Title: Superman IV: The Quest for Peace.
Director: Sidney J. Furie.
Screenplay by: Lawrence Konner & Mark Rosenthal.
Story by: Christopher Reeve, Lawrence Konner & Mark Rosenthal.
Release Date: 1987.
Runtime: 120 min.
Genre(s): Action, Adventure, Sci-Fi.
Cast: Christopher Reeve, Gene Hackman, Jackie Cooper, Marc McClure, Jon Cryer, Sam Wanamaker, and many more!
Budget: $17,000,000 (estimated).
Opening Weekend (US & Canada): $5,683,122.
My Overall Rating:
Previously in Christopher Reeve’s Superman saga:
Superman Extended TV Cut (1978).
Superman II: The Richard Donner Cut (2006).
Superman III (1983).
It always hurts to see a hero reach new lows. Without an opportunity to get back up again, you are left to appreciate their existence with all the good and bad that they’ve accomplished and suffered through, often wishing that you could feign ignorance regarding all the bad to soothe your mind. Unfortunately, from 1978 to 1987, Superman has seen his reputation tainted by corruptive company intrusion into directorial creativity and conflicted thematic visions. It would take almost two decades after his last appearance before another actor could bring back some Truth, Justice, and the American Way for fans around the world. Serving as the final movie where actor Christopher Reeve wears the blue suit and red cape, this fourth movie (excluding the Supergirl spin-off) seeks new direction from Sidney J. Furie, steering clear from a comedy-centric approach, to revisit familiar themes of love, identity, and belonging through one of the most ridiculous plots to grace the silver screen.
What is Superman IV: The Quest for Peace (1987) about? With the Daily Planet taken over by David Warfield, Clark, Lois, and Jimmy find themselves confronted with a journalistic vision that relies upon lies to create drama and increase sales. This includes spewing lies about Superman amidst the nuclear arms race across the world. Forcing his hands, Superman reflects upon the future of Earth and if he should, once again, intrude into their lives and affect their fate. Meanwhile, Lex Luthor concocts a plan to take down Superman once and for all, this time looking to create the perfect weapon capable of rivaling the strength of the Man of Steel: Nuclear Man. Affected by personal turmoil due to his love life and the weight of political warfare upon his shoulders, Superman needs to take a stance on his role as an alien among humans.
This was a hideous, despicable, and blasphemous adventure starring Superman. At heart (if it even had one), it is inane and baneful for the rational mind. Overlooking the number of scenes that it had to get rid of (almost 45 minutes of deleted content), where I can only imagine how much more mediocre it could’ve been with rumours of a second (original) Nuclear Man part of this disappointing story, it makes no sense that anyone could dare greenlit this narrative garbage fire where not a single character seemed remotely invested in their role. How does one even think that it would be a fun idea to toss in another love triangle (or is it a quadrilateral?) would be interesting, especially when they suddenly completely erased Lana Lang (from Superman III) from the picture?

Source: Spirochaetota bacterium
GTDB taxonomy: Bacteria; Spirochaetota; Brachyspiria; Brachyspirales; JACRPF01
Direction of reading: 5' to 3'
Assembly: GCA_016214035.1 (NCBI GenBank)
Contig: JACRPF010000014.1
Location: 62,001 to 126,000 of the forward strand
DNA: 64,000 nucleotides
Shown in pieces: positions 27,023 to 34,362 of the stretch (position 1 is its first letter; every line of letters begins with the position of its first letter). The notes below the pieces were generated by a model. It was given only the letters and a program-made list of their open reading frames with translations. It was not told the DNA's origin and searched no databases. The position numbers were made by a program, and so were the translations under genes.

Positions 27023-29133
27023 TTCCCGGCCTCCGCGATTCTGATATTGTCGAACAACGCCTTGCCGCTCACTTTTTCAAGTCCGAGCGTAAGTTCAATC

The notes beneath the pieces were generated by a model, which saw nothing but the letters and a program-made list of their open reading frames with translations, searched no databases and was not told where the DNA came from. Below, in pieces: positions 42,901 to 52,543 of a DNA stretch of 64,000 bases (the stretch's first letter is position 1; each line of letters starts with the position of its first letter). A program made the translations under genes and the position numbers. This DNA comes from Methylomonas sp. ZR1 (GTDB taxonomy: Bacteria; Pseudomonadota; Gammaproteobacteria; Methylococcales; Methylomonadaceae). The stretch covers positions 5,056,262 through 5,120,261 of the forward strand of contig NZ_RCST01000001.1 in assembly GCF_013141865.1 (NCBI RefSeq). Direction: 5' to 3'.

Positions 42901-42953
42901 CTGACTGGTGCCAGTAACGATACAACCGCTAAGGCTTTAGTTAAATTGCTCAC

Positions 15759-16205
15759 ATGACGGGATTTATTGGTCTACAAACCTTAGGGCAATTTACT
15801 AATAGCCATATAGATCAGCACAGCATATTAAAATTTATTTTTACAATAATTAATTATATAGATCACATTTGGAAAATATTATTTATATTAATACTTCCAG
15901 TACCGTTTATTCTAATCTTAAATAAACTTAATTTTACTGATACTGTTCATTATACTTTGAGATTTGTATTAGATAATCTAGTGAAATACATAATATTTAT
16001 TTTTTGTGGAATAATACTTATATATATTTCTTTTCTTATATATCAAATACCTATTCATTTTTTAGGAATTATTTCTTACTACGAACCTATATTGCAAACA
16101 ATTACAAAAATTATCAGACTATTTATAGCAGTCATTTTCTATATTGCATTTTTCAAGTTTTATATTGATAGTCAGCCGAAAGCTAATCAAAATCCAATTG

The political landscape roughly and superficially explored throughout this movie, with Superman having his hands forced into meddling into human affairs, made for a truly unbearable experience. In a failed attempt to promote global peace through a concerted effort to eliminate nuclear weapons, you can’t help but wonder how such ludicrous subordination was even possible. One could probably argue that the fear of a godly alien played a role in this event but only the joy of leaders was shown without exploring a single bit of this so-desired politicking. However, plot holes are the least of this movie’s troubles. It also sought to enter the realm of insanity with the introduction of Nuclear Man.
Listen. When you got some of the weakest special effects to support your most forgettable (unfortunately, it’s going to be hard to forget this villain for a while) villain, you should rethink your whole movie from the very beginning. Nuclear Man’s origin story is one of the most cringe-worthy concepts of all time and it doesn’t help that his first odyssey to Earth can be summed up by meeting his daddy and telling him to take a hike, falling in love, and playing around with Superman. But that’s not where things really get screwy. It’s when you realize how superpowers are portrayed in this calamity. From Nuclear Man’s evil nails to Superman’s unexplained ability to erase memory and undo things through his heat (?) vision (see above gif), there’s just no room for any kind of appreciation for this chunk of excrement.
Superman IV: The Quest for Peace (1987) is a catastrophic nuclear failure brimming with questionable plot holes and messy themes that dance, stumble, and fall to the chaotic and pitiful rhythm (or lack of) of this cinematic disaster.